Tuesday, May 20, 2008

Gendered Consumers/Engendering Consumerism

The messages that big toy companies are sending with their products are encoded with all kinds of philosophies, values, and ideals about today’s society. In particular, nearly every product on the market is advertised towards a specific gender. Take Transformers and Barbie Dolls, for example. The very use of the words “action figure” and “doll” are cues towards what’s appropriate for a specific gender. You won’t find many boys playing with ‘dolls’ or girls playing with ‘action figures’ since, as Newman states, “Unfortunately, children whose behavior doesn’t conform to generally accepted standards of gender are subject to ridicule or worse.” (Newman 115) So from a very young age, children are indirectly told what is acceptable and unacceptable to play with simply by what it is called.

While shopping for Transformers and going to the website, one is bombarded by a black background with red and blue caption boxes (primarily ‘boy colors’), followed immediately by a flash video of an explosion. More specifically, some of the toys offered include “Robot Heroes, Cyber Slammer, Optimus Prime Battle Rig Blaster, Robot Fighters, Puzzles, etc.”(Transformers) Clearly this is showing children that boys should primarily be occupied with action, violence, competition, exploration, etc. It seems as if the toys embody the hegemonic ideals of the CEOs themselves; men should be independent and powerful and ready to fight any competition. They even seem to fit right in with Johnson’s idea of Patriarchy: “...standards of masculine toughness …masculine protectiveness…’naturalness’ of male aggression, competition, and dominance.” (Johnson 94)

On the other side of the gender spectrum, during a trip to Barbie.com, one is bombarded by a pink background followed by glittering starry banners along with a greeting of “Think Pink”. (Barbie Girls) Clearly this product is marketed towards girls but what message is it sending? Barbie epitomizes the stereotype for the ideal female in American society: slim, curvy, ‘pretty’, generally flawless (aesthetically, anyway). This ideal of impossible, unattainable beauty is potentially a dangerous one to be ingrained in a child’s mind at such a young age. For example, the strive for Barbie’s slender physique may actually cause some girls to obtain eating disorders later in life. Furthermore, although there exist a handful of non-normative Barbie dolls, such as Speed Racer Barbie, BarbieCollector.com shows that there are vastly more normative Barbie Dolls than not, such as, “Miss Sapphire Barbie, Perfectly Pink Barbie, etc”. (Barbie Collector) The message being sent to young girls here is to emphasize their looks and physical aspects as much as possible, even to the point where it may affect the type of job you attain one day.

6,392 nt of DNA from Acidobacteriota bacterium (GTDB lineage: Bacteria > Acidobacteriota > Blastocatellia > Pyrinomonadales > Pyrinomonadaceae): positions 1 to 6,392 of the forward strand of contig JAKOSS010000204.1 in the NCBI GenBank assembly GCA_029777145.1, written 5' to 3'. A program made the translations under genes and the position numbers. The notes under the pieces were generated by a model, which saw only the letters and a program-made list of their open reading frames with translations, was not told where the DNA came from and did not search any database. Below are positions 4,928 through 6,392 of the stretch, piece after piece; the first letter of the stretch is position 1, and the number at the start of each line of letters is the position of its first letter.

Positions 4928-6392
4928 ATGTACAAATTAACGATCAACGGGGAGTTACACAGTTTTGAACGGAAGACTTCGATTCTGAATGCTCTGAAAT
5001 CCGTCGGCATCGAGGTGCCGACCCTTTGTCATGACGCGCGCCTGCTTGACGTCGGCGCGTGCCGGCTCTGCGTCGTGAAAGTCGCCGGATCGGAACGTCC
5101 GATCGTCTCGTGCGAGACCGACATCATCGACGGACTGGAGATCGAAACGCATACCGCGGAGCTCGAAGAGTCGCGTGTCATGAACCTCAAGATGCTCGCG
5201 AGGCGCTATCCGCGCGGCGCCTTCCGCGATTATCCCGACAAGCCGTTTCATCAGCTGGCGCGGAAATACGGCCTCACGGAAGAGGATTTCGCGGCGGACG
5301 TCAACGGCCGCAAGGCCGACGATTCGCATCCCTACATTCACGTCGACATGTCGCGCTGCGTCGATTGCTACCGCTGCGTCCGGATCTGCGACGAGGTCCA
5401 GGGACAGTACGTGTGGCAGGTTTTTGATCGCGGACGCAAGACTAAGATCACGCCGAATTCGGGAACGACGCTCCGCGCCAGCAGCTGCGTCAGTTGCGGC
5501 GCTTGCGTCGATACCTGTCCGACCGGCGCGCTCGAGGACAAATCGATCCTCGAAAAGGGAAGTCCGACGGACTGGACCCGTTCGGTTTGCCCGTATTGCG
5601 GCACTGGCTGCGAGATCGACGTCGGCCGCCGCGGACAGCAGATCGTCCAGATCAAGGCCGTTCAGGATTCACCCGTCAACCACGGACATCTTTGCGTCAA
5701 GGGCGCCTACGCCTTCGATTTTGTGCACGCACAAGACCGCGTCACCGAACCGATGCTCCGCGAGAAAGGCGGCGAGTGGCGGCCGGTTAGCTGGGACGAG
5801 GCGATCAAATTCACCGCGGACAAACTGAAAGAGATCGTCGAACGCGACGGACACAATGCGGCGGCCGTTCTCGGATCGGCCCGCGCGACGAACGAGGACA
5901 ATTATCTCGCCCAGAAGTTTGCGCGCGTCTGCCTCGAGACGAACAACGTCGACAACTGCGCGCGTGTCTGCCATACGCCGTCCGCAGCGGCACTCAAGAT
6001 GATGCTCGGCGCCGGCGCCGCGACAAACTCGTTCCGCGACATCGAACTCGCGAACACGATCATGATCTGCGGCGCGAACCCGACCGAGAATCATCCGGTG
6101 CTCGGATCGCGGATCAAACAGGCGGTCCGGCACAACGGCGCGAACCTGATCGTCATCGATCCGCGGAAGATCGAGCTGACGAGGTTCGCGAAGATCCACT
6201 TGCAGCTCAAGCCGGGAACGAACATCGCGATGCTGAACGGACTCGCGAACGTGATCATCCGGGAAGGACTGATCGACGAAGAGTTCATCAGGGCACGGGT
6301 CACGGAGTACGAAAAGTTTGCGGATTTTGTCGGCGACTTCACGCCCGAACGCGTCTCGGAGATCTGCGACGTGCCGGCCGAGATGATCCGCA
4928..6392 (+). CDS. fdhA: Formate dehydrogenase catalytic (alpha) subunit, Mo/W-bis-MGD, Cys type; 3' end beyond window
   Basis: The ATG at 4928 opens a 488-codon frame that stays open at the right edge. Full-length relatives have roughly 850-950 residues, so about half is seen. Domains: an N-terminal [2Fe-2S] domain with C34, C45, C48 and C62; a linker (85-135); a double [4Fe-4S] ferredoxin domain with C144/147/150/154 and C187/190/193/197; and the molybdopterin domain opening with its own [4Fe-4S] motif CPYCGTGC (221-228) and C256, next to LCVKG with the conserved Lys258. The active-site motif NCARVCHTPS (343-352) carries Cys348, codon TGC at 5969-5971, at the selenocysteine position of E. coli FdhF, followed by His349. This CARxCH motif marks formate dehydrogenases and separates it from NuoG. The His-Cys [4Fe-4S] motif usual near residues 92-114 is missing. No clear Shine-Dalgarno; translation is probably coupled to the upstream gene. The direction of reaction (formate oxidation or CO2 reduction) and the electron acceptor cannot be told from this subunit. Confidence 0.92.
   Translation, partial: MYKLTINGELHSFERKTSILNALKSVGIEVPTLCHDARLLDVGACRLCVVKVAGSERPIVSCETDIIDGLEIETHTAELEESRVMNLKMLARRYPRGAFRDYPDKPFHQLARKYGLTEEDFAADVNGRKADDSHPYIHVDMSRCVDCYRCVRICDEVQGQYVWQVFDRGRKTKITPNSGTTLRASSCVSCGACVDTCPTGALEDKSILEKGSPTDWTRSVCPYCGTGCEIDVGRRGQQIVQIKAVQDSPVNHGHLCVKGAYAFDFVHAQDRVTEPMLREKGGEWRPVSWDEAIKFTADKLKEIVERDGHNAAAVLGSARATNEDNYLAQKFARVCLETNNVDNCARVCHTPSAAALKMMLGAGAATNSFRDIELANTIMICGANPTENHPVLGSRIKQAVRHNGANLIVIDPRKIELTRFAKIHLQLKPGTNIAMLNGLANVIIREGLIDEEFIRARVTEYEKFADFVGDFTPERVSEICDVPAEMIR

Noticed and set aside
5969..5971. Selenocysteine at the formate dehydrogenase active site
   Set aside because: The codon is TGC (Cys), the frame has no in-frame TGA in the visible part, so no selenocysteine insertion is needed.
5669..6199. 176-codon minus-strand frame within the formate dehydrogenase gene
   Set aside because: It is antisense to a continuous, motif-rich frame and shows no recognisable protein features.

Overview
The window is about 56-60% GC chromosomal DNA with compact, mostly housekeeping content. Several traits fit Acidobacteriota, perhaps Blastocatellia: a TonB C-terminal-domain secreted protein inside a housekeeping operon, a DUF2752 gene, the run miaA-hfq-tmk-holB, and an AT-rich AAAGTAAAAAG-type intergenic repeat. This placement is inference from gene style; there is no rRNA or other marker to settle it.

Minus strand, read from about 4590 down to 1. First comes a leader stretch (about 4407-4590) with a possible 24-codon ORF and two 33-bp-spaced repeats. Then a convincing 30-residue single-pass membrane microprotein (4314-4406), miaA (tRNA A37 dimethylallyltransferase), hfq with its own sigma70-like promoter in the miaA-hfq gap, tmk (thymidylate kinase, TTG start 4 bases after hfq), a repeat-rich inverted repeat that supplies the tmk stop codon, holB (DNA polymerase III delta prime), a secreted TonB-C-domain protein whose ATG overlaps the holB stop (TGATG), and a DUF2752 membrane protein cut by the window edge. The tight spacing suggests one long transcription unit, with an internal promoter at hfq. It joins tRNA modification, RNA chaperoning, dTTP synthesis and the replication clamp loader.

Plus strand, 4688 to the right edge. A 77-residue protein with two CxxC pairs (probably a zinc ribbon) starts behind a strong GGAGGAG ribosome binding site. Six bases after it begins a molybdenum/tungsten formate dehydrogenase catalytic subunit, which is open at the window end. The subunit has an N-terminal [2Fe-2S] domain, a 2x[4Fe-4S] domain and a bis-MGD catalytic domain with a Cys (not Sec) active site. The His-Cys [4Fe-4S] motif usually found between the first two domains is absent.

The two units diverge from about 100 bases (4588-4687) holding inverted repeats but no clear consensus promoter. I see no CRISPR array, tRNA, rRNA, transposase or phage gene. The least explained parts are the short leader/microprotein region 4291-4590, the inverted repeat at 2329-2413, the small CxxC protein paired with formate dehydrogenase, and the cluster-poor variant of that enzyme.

Further shopping on these sites shows that their products parallel commonplace stereotypes held in American society. For instance, toys on the Transformers website include complicated role-playing toys which the child must figure out and subsequently take charge in a given scenario using such toys. These toys then influence the gender of a child by instilling in him the ideals that men should be strong and independent and should be encouraged to explore and learn new things. On the other hand, Barbie toys are geared towards aesthetics. In fact, one would be hard pressed to find a toy on the Barbie site that deals with anything of intellectual value. Everywhere on the site, toys can be found that come with accessories that encourage girls to “mix the fashions, hair, and faces to match your mood!” (Barbie) Clearly these toys coincide with stereotypes of woman having no intelligence and their bodies and looks being the most important aspect about them.

So these toys are geared towards one specific gender or the other and cause this extreme dichotomy in classification that may be unhealthy. Children become ingrained with these ideas that one thing is OK for one gender, one thing is OK for the other gender, and there is nothing in between. Like Newman says, “It is a short step from these dichotomies to identifying one member of each pair as good and the other bad, one moral and the other immoral, one worthy and the other unworthy.”(Newman 37) So he is saying that this dichromatic characterization of gender that children are learning from such a young age is the first step in instilling, essentially, racism and other unhealthy ‘white and black’ comparisons and judgments. It’s teaching children to be closed minded and quick to try and put people into categories.



Newman, David. Identities and Inequalities: Exploring the Intersections of Race, Class, Gender, and Sexuality. New York: McGraw Hill, 2007.

Johnson, Allan. Patriarchy, The System: An It, Not a He, a Them, or an Us. Temple University Press, 1997.

Transformers. 19 May 2008 .

Barbie Girls. 19 May 2008 .

"View All Barbie Dolls." Barbie Collector. 19 May 2008 .

1 comment:

Jessiebg said...

Nice job with your first blog post Dan! It's a good analysis of the toys in relation to the pieces you've cited. I would like to see you have a bit clearer thesis that gets to the heart of the writing's focus. One other minor issue is that the parenthetical citations need to have the period after the citation. ie:
Unfortunately, children whose behavior doesn’t conform to generally accepted standards of gender are subject to ridicule or worse” (Newman 115).
Other than that, nice work here!!!
:o)
Jessie